ADVERSITY

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Lately, perusing history has been my thing. It has proven to be a handy place of refuge as I strive to be a fugitive of the times. Times that have ensnared our thoughts, wellness, vision boards, health, livelihoods and in regrettable instances – ensnared the lives of men, for good. These Covid times. See, I am two decades and a couple of years in doing this life thing. That’s the bulk of experience I can boast of. Apart from burying some close relatives in the recent past, never before have I navigated such murky waters. This applies to droves of people, who, just like myself are struggling to get a hold of survival. As a result, there has been noticeable debate concerning the futility of suffering and to a greater extent – the cancellation of 2020. Everybody worth their salt wishes 2020 never happened. And so, a lot of talk about ‘post-covid’ or ‘when this is over’ is loudly audible in most conversations. Simply put, Covid is an experience worth forgetting because the strife it has presented is at best immemorable.. Which in all honesty got me thinking about contributions of suffering in shaping our lives. The elderly, books, documentaries, articles, journals and every other repository of valuable information are what I looked to for clarity. Perhaps shedding some light into the archives will aid in establishing a considerable nexus between tribulations and human resilience.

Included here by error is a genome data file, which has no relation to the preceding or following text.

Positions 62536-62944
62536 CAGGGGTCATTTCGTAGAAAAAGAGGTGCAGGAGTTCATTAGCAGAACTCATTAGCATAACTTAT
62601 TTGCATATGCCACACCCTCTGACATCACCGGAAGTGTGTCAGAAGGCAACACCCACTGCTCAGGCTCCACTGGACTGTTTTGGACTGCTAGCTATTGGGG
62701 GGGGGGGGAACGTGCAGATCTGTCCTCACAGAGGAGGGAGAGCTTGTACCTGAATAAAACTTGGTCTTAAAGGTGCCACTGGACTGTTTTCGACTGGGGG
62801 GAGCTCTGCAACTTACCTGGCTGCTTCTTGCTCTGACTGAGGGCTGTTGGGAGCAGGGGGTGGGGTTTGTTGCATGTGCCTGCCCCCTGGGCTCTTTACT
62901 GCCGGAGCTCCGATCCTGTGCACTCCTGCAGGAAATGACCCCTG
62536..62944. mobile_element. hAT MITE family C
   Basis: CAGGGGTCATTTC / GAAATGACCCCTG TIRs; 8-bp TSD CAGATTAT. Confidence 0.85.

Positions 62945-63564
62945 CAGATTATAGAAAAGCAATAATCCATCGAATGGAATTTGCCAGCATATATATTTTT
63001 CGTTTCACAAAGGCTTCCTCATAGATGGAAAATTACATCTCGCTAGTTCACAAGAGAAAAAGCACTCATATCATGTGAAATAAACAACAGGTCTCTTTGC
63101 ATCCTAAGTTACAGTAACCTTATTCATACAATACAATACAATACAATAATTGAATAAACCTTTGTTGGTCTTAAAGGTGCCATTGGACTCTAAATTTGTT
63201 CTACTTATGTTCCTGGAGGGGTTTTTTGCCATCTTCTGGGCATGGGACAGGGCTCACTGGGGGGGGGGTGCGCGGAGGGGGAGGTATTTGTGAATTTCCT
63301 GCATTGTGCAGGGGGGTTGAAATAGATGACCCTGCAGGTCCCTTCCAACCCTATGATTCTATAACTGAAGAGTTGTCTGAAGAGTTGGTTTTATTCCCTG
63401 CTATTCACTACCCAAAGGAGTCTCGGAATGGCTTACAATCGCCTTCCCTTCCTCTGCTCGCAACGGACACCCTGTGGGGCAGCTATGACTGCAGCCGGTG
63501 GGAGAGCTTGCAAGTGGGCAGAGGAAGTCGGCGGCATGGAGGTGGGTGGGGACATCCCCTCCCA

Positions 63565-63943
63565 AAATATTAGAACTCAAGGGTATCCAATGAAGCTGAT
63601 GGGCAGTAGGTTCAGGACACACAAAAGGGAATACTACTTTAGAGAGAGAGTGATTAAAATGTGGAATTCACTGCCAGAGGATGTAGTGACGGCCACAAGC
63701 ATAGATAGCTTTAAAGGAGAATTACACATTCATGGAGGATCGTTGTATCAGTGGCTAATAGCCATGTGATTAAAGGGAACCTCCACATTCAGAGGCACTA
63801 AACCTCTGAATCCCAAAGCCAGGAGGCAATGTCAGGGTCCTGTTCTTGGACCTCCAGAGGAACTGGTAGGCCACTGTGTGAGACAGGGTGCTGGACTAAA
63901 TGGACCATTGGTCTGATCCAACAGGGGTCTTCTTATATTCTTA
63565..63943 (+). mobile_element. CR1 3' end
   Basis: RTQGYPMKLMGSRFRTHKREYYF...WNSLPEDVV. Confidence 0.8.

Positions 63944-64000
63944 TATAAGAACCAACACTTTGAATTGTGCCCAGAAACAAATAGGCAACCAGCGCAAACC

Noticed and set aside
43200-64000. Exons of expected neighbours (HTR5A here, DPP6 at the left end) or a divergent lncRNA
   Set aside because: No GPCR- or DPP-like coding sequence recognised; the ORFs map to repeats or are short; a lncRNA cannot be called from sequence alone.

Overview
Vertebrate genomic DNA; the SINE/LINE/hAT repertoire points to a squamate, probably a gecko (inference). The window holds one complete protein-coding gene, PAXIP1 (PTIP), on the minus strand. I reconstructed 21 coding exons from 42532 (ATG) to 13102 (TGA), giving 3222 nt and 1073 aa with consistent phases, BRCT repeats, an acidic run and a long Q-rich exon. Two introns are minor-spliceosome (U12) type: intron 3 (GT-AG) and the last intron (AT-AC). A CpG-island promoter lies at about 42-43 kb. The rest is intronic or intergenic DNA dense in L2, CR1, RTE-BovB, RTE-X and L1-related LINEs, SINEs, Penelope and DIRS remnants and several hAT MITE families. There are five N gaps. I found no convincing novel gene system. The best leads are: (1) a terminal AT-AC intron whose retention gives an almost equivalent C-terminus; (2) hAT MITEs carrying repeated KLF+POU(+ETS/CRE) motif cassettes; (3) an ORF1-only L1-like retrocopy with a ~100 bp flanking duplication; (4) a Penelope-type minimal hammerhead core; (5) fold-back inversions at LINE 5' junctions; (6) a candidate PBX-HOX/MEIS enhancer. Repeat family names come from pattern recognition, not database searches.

During the 2nd World War, Europe was rapidly undergoing a hostile takeover orchestrated by Hitler. The raging blaze of captivity was yet to raze Britain but countries they identified as allies were being annexed thick and fast. In anticipation, vehement debates took place in the British parliament concerning their preparedness to battle the looming Nazis. Parliamentarians had numerous reservations about Prime Minister; Neville Chamberlain’s capabilities to lead in war as he was known to prefer a dovish approach internationally. Led by Clement Attlee, the opposition expressed their lack of confidence in Chamberlain’s leadership which drove the latter to resignation.